Public agencies like the U.S. National Science Foundation (NSF) and the National Institutes of Health (NIH) award tens of billions of dollars in annual science funding. How can this money be distributed as efficiently as possible to best promote scientific innovation and productivity? The present system relies primarily on peer review of project proposals. In 2010 alone, NSF convened more than 15,000 scientists to review 55,542 proposals. Although considered the scientific gold standard, peer review requires significant overhead costs, and may be subject to biases, inconsistencies, and oversights. We investigate a class of funding models in which all participants receive an equal portion of yearly funding, but are then required to anonymously donate a fraction of their funding to peers. The funding thus flows from one participant to the next, each acting as if he or she were a funding agency themselves. Here we show through a simulation conducted over large-scale citation data (37M articles, 770M citations) that such a distributed system for science may yield funding patterns similar to existing NIH and NSF distributions, but may do so at much lower overhead while exhibiting a range of other desirable features. Self-correcting mechanisms in scientific peer evaluation can yield an efficient and fair distribution of funding. The proposed model can be applied in many situations in which top-down or bottom-up allocation of public resources is either impractical or undesirable, e.g. public investments, distribution chains, and shared resource management.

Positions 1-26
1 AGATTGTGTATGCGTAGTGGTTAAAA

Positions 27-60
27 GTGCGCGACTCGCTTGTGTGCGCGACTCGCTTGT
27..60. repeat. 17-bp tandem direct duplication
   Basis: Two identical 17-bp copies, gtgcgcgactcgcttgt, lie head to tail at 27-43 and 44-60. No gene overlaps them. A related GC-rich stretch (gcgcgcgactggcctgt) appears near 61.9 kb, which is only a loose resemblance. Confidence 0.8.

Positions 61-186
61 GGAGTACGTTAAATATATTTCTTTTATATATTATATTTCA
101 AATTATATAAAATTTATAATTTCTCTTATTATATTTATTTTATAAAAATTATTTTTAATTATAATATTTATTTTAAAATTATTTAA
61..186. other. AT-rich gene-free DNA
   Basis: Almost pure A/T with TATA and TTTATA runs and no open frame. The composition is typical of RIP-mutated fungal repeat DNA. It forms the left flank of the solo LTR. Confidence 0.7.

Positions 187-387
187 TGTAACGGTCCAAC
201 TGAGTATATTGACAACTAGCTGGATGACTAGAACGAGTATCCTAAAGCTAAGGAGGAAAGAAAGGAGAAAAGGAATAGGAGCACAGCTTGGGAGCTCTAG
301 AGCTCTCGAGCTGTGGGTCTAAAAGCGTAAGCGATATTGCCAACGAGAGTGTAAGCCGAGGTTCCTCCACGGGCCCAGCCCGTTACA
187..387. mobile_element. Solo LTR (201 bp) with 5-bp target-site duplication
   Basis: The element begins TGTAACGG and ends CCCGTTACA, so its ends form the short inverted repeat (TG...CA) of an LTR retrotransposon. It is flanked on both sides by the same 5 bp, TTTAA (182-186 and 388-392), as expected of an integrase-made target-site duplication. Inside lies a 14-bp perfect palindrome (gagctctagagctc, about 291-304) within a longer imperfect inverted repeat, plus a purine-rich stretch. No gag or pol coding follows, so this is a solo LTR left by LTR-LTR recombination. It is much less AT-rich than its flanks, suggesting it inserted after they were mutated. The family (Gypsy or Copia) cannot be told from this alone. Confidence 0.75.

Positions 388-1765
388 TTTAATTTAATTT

Available at:

Paper: Martin et al "Coauthorship and citation in scientific publishing"

Coauthorship and citation in scientific publishing

A large number of published studies have examined the properties of either networks of citation among scientific papers or networks of coauthorship among scientists. Here, using an extensive data set covering more than a century of physics papers published in the Physical Review, we study a hybrid coauthorship/citation network that combines the two, which we analyze to gain insight into the correlations and interactions between authorship and citation. Among other things, we investigate the extent to which individuals tend to cite themselves or their collaborators more than others, the extent to which they cite themselves or their collaborators more quickly after publication, and the extent to which they tend to return the favor of a citation from another scientist.
Available at:

Tuesday, 9 April 2013

Lorentz workshop on “Simulating the Social Processes of Science” 7-11 April 2014 Accepted!

The proposal for a  workshop on:
Simulating the Social Processes of Science”

has been approved by NIAS and the Lorentz Center. Congratulations! We have been able to schedule the workshop for the period 7 – 11 April 2014 at the venue Lorentz Center@Oort in Leiden in the Netherlands.

More information when it is available.

Tuesday, 2 April 2013

New Paper: Opening the Black-Box of Peer Review: An Agent-Based Model of Scientist Behaviour

Squazzoni, Flaminio and Gandelli, Claudio (2013) 'Opening the Black-Box of Peer Review: An Agent-Based Model of Scientist Behaviour' Journal of Artificial Societies and Social Simulation 16 (2) 3 <>.


This paper investigates the impact of referee behaviour on the quality and efficiency of peer review. We focused on the importance of reciprocity motives in ensuring cooperation between all involved parties. We modelled peer review as a process based on knowledge asymmetries and subject to evaluation bias. We built various simulation scenarios in which we tested different interaction conditions and author and referee behaviour. We found that reciprocity cannot always have per se a positive effect on the quality of peer review, as it may tend to increase evaluation bias. It can have a positive effect only when reciprocity motives are inspired by disinterested standards of fairness
Peer Review, Referees, Referee Behaviour, Reciprocity, Fairness